Consistency, person-centred support and non-judgement provides the backdrop to working alongside a woman. We listen to her focus at whatever point she is at and we are ready and quick to action whenever an opportunity arises.  One25’s massive volunteer and supporter base reinforces the concept of a healthy and loving community, which a woman will have rarely had. This itself has a hugely positive effect on creating a safe space in which they can feel empowered to make their own decisions and to build positive relationships.

For an exit from this cycle to be sustainable, I’ve found that our support needs to be trauma-informed, understanding what services will and won’t work. The more positive experiences a woman has of services the more empowered she will feel to move on to the next step of her journey.

How is COVID-19 affecting the way you support your clients?

The sex industry as a whole has been significantly affected by COVID-19. The pandemic has grossly highlighted the systemic gaps - for street sex workers especially. Their means to earn money for their addictions is much lessened. The punters that are out there are paying less while drug prices are rising and the quality dropping. The women face so many barriers to accessing services anyway and COVID-19 has dramatically impacted the support networks available to them. This seriously affects their safety, mental and physical health and their wellbeing. There’s an unbelievable increase in risk to them, especially those living with abusive partners who are even more exposed to the abuse, even more isolated, with interventions less accessible.

We’ve had to adapt quickly, with an intense focus on housing, scripting and starting a food delivery service. Keeping the lines of communication open has been so important, with the outreach van still going out every weeknight. And we’re giving out mobile phones to women which is so positive but doesn’t always guarantee safe communication or safe spaces.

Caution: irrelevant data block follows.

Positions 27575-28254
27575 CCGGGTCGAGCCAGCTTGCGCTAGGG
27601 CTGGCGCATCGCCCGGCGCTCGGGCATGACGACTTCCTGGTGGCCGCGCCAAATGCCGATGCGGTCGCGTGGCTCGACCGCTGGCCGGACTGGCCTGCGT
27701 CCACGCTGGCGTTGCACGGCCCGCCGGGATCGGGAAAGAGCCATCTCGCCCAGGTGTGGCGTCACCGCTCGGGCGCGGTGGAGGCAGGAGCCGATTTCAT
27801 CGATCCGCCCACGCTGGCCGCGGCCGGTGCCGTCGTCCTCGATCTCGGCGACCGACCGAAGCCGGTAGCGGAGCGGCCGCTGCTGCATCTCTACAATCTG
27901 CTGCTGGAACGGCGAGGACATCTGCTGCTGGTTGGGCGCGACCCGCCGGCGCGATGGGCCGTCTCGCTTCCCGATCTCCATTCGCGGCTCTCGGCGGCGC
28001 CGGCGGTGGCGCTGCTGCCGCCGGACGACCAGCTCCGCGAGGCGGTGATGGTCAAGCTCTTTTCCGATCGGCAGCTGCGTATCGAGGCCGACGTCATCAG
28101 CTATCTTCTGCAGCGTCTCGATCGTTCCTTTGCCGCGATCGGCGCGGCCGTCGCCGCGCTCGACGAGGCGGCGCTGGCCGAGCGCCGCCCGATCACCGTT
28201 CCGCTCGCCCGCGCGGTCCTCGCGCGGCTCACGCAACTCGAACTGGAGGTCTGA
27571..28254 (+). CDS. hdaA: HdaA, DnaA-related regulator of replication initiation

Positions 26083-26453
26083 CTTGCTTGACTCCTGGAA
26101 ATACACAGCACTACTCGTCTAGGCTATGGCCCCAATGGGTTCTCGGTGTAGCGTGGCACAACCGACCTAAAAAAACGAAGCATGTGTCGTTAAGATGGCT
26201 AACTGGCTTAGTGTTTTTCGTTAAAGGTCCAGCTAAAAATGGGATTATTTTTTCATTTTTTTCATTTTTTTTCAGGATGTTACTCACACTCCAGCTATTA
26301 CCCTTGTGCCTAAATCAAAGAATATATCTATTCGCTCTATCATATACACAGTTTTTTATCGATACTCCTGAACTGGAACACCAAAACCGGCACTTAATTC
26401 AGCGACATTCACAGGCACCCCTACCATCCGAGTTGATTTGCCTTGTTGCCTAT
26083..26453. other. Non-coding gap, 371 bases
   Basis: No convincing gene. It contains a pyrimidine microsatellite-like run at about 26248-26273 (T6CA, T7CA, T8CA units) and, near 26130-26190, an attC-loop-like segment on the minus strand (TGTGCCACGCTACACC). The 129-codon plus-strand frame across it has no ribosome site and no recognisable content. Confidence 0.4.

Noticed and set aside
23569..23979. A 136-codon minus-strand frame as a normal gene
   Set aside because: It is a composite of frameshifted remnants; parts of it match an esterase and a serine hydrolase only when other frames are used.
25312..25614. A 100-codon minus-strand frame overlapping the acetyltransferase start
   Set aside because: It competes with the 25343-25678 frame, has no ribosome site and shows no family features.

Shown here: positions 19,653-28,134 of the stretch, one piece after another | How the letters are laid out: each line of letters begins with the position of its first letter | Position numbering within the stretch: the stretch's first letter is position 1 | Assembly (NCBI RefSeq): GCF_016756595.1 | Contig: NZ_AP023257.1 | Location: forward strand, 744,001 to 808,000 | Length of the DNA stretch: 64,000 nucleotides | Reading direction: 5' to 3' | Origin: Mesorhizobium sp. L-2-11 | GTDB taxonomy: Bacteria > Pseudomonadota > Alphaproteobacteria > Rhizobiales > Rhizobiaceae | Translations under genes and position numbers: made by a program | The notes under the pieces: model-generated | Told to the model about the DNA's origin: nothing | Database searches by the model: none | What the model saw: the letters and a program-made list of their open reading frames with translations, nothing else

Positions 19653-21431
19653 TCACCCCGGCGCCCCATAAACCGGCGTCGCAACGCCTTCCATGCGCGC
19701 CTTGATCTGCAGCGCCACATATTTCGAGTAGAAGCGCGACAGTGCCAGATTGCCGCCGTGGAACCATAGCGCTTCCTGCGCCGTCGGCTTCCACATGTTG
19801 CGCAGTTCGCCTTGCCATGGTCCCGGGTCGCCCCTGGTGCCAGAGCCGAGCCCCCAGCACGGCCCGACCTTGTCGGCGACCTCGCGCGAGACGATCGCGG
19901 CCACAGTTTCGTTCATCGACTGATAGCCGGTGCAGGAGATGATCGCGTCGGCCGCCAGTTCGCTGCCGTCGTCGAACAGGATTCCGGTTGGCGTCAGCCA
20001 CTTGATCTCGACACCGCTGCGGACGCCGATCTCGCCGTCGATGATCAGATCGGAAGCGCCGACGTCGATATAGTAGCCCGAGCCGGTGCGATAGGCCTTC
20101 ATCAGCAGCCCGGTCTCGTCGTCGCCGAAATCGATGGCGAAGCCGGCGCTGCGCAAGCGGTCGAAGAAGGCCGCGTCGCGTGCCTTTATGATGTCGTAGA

There are many exacerbating risk factors that have been added as a result of COVID-19 along with challenges to risk management. Statutory and voluntary services across Bristol are adapting and it’s been reassuring to see so much determination and care to ensure services and support are still available. But the level of vulnerability that surrounds these women at this time is frightening.

If you could give one piece of advice to someone considering this career, what would it be? 

From working with the women I’ve met, I now understand the meaning and power of resilience. And that it is absolutely possible for the cycles of poverty, violence and addiction to be broken. If you’re working with a client group whose voice has been silenced, see the work that you do together as shouting through a megaphone.


Grace was nominated by her manager, Moi, who said:

"Grace has a complex caseload of women who are active in addiction, homeless and suffering from high risk violence-sometimes from multiple perpetrators. She works tirelessly to meet the changing needs of her clients in a holistic, trauma informed way. She has  empowered women to break a cycle of violence, drug addiction and sex work through consistent and flexible safety planning, advocating for their rights and having a strength based holistic approach."

Do you know a professional who has gone above and beyond to change the response to domestic abuse and keep survivors and their families safe? Nominate someone for Star of the Month by emailing communications@safelives.org.uk with ‘Star of the Month’ as the subject line.